Before you read this article, we want you to know that we will discuss trauma, violence in many forms, and mental distress. We share this information as a trauma-related access practice ( Carter, 2015 ; Kafer, 2016 ). We ask you to pause and consider if you consent to continue reading. If you need
Lindsay Eales and Donna L. Goodwin
André Bateman and Kai A.D. Morgan
inclusive of posttraumatic stress disorder (PTSD) symptomatology. 3 , 4 PTSD is recognized as a trauma- and stressor-related disorder characterized by subjective clinical distress following exposure to catastrophic or aversive events. 5 The major groups of symptoms of PTSD are intrusive memories and
Danielle Rousseau, Kimberleigh Weiss-Lewit, and Mark Lilly
within the #MeToo movement around empowering people who are survivors of sexual trauma, abuse, and/or violence, it is essential to acknowledge that while the #MeToo movement and the progress it has made for survivors of sexual violence feels very much of the moment, we owe the movement to Tarana Burke, a
Kyle Pushkarenko, Janice Causgrove Dunn, and Donna L. Goodwin
continue to plague PL programs until an ecological understanding of the influences families and their children endure in community level programs is recognized ( Goodwin & Peers, 2011 ; Guy-Evans, 2020 ; Spencer-Cavaliere et al., 2017 ). Systematic exclusion, based in ableism, is culminated in a trauma
Jason P. Shurley and Janice S. Todd
In recent years there has been a significant increase in the scrutiny of head trauma in football. This attention is due largely to a host of studies that have been highly publicized and linked the repetitive head trauma in football to late-life neurological impairment. Scientists and physicians familiar with boxing have been aware of such impairment, resulting from repeated head impacts, for more than 80 years. Few, however, made the connection between the similarity of head impacts in boxing and football until recent decades. This article examines the medical and scientific literature related to head trauma in both boxing and football, paying particular attention to the different emphases of that research. Further, the literature is used to trace the understanding of sport-related chronic head trauma as well as how that understanding has prompted reform efforts in each sport. Finally, in light of the current understanding of the long-term sequelae of repetitive head trauma, some consideration is given to what football administrators can learn from the reform efforts in boxing.
Mark A. Merrick and Nicole M. McBrier
Acute musculoskeletal-injury management largely focuses on inhibiting secondary injury, although the data describing secondary injury and the timeline for its progression are sparse.
To describe the timeline and early progression of secondary injury in skeletal muscle over the first 5 h after blunt trauma.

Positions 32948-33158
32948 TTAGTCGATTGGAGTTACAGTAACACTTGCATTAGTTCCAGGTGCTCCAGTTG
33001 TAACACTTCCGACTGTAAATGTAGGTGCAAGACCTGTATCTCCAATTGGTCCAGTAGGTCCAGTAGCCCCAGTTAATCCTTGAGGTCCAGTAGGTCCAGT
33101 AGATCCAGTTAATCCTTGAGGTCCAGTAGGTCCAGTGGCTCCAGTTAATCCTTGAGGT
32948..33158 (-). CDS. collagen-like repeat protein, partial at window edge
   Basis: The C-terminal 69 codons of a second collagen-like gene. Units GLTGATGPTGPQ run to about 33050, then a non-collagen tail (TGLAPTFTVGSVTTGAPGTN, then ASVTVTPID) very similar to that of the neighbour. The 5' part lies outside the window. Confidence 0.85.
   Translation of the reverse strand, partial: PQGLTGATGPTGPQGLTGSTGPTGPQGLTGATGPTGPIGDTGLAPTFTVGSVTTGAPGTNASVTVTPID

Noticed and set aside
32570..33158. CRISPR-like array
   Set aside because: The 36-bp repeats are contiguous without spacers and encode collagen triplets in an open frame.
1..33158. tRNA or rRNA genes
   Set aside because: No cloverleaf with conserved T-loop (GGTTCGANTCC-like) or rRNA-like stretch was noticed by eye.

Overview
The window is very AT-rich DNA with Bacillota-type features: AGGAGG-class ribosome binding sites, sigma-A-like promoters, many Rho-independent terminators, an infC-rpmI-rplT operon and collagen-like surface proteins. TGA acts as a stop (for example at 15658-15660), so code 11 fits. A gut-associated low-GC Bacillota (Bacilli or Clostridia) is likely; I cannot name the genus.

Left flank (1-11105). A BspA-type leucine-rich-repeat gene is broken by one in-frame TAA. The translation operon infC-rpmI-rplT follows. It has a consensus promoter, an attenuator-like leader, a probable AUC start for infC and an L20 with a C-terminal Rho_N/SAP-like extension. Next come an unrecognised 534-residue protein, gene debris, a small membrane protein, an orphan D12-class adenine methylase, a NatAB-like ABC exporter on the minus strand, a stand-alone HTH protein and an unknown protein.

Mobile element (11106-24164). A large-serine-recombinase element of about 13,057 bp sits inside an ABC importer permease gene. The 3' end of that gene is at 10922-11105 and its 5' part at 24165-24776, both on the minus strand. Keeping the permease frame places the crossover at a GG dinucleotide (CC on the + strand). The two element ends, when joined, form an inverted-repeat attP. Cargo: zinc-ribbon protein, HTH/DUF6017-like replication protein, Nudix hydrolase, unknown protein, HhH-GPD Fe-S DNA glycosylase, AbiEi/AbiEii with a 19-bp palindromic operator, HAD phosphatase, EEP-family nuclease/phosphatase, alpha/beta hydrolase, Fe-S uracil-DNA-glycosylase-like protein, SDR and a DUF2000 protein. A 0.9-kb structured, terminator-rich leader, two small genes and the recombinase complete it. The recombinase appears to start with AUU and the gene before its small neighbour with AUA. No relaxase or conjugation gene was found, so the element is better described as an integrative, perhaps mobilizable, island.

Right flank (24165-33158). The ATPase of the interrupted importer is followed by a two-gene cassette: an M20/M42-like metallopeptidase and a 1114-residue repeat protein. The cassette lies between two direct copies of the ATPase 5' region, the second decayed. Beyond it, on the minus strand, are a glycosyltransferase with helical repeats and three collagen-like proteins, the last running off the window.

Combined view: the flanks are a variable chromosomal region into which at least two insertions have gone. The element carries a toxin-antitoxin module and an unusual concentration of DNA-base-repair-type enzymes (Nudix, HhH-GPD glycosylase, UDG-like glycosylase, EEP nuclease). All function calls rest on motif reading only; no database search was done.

A controlled laboratory study with 2 independent variables (injury status and postinjury time point) in a 2 × 21 factorial.
University research laboratory.
168 male Sprague Dawley rats (250 to 275 g).
Uniform blunt-contusion injury was caused to the right triceps surae using a drop-weight method; the contralateral limb served as an uninjured control. Both triceps surae were excised and flash frozen at 21 intervals across 5 h postinjury (8 animals, each 15 min).
Main Outcome Measures:
Cytochrome-c oxidase activity via reduction of triphenyltetrazolium chloride (TTC) to triphenyl-formazan.
There was an interaction effect (P = .041) between and main effects for both injury status (P < .0005) and postinjury time point (P = .038). In the first 30 min after injury, uninjured tissues did not differ from injured tissues, and both displayed TTC reduction rates in the vicinity of 7.1 ± 0.94 μg · mg−1 · h−1. Statistical differences between uninjured and injured tissues became evident starting at 30 min. TTC reduction for uninjured tissues did not change, but injured tissues declined in a roughly linear fashion across the entire 5-h period to 4.8 ± 1.04 μg · mg−1 · h−1.
Cytochrome-c oxidase activity, an indicator of oxidative phosphorylation and mitochondrial viability, is diminished by events that follow muscle trauma. Loss of this enzymatic activity becomes statistically evident at 30 min postinjury and continues linearly for at least 5 h. This suggests that secondary injury is a slowly developing problem of more than 5 h duration. A window of opportunity for intervention may lie somewhere within the first 30 min after injury.
Ross Wadey, Kylie Roy-Davis, Lynne Evans, Karen Howells, Jade Salim, and Ceri Diss
.psychsport.2014.08.004 Howells , K. , Sarkar , M. , & Fletcher , D. ( 2017 ). Can athletes benefit from difficulty? A systematic review of growth following adversity in competitive sport . Progress in Brain Research, 16, 37 – 48 . Joseph , S. , & Linley , P.A. ( 2008 ). Trauma, recovery, and
John H. Abrams
Bianca Miarka, Fábio Dal Bello, Ciro J. Brito, Fabrício B. Del Vecchio, John Amtmann, and Karim Chamari
terms of injury severity patterns, a consecutive case series using data from postbout medical examinations suggested that KOs and TKOs in boxing and MMA appear to be associated with a longer time of postbout medical suspensions and brain trauma reports. 16 The athletes are kicking/striking each other